Sometime in the middle of the week I got a text from Eric asking if I’d be interested in a 20-25 mile outing at the Delaware Water Gap. Normally, considering that my longest “run” since May has been in the 15 mile range, I would decline something this foolish, but it turn out that the Auto-Correct on my phone changes “that’s probably not the best idea” into “count me in” someone needs to fix that bug in iOS 8….. We took the longer/less steep blue trail up Tammany, passed a few people running the DWG 50K before taking the fire road out behind Sunfish Pond, and finishing the day with back to back ascents on Minsi and Tammany again via the AT and Red dot trails respectively. Much to my surprise my legs felt reasonably solid all day, and my energy levels were much more consistent than I would have expected considering how long it’s been since I’ve put out any real  long efforts on the trails.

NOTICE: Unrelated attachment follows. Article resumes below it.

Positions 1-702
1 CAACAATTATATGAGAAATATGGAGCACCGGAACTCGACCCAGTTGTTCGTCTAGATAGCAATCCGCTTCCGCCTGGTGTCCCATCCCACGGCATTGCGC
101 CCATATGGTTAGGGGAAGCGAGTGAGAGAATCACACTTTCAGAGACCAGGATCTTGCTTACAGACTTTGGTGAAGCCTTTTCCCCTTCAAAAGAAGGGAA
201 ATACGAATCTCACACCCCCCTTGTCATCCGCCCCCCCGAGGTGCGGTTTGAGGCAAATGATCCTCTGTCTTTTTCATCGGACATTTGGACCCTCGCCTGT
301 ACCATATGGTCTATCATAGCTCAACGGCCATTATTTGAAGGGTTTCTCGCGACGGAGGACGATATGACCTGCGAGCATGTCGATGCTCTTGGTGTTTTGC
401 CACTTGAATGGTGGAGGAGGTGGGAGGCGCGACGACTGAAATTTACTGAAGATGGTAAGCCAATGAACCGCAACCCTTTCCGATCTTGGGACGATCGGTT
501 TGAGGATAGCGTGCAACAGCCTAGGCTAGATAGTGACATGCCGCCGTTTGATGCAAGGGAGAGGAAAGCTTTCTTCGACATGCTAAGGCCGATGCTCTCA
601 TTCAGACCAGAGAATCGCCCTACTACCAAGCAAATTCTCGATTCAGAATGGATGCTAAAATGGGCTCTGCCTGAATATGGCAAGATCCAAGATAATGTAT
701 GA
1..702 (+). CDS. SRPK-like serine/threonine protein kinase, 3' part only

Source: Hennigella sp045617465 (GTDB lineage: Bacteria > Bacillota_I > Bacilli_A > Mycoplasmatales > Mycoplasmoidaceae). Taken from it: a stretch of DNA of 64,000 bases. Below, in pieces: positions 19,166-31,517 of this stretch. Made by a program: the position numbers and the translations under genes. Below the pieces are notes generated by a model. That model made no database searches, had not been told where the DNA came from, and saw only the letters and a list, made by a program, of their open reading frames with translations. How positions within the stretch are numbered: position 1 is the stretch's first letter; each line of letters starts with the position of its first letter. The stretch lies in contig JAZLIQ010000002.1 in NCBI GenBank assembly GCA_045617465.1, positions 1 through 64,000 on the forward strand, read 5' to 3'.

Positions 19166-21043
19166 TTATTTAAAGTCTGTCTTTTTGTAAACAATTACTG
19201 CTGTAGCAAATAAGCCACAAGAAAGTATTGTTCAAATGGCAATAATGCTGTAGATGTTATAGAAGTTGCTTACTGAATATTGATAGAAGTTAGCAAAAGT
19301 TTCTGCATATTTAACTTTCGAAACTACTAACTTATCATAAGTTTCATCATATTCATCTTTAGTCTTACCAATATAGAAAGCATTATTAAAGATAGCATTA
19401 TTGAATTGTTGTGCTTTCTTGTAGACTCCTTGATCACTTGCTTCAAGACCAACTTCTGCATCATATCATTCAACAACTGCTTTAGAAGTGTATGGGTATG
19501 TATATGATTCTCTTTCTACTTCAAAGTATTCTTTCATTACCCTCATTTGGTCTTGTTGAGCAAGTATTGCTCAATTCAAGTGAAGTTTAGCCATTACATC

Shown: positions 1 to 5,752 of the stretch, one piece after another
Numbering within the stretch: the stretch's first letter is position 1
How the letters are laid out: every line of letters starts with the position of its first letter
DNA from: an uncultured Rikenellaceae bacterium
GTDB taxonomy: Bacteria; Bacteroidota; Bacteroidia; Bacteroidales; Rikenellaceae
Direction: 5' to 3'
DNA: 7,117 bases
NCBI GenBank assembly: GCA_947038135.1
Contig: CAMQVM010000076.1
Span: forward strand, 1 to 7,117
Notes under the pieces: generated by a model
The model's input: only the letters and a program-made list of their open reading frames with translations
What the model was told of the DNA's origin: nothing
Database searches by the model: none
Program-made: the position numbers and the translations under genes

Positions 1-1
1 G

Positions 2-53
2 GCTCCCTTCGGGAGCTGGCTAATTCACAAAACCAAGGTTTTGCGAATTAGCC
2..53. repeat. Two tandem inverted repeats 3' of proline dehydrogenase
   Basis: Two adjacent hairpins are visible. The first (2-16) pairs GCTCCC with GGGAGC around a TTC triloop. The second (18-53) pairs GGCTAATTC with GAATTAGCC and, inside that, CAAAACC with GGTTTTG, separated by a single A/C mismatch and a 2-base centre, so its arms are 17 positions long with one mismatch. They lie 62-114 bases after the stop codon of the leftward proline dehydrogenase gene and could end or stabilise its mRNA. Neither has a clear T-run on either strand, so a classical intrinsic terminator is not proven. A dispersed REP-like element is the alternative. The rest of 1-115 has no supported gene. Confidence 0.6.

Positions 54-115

Sun Nov 9, 6.2 Miles, 823’1h
Oih, tired today. Legs felt surprisingly solid, very little residual soreness, but generally lacking strength, especially on climbs. Otherwise, I just felt well…. tired, and rounding out the 10K was all I could really muster out of myself for the morning….

Totals: 60 Miles, 7825′ 9h7m

This is the first week since April that I’ve managed to string together consistent daily mileage without re-aggravating any lingering dings or niggles. While I know that 60 miles over 7 days is still a sub-maximal effort, I’m glad to recognize that I’ve got a reasonable base right now, which will give me something to build on for the 2015 racing season. After close to 5 months of inconsistent mileage, aches, niggles, and fear of re-aggravating old injuries, the familiar indicators of training are a comfort; walking down the stairs sideways in the morning, eating as if one of your legs is hollow, or even the most banal: sleeping through the night uninterrupted. While it’s obvious to me that I have some serious work to do to get back to top shape, having some consistency right now feels like a major victory.

Tammany with Eric Photo courtesy of random Stranger-Girl
Crossing the River
Summit of Minsi. Photo courtesy of Eric Ashley
Looking West off of Tammany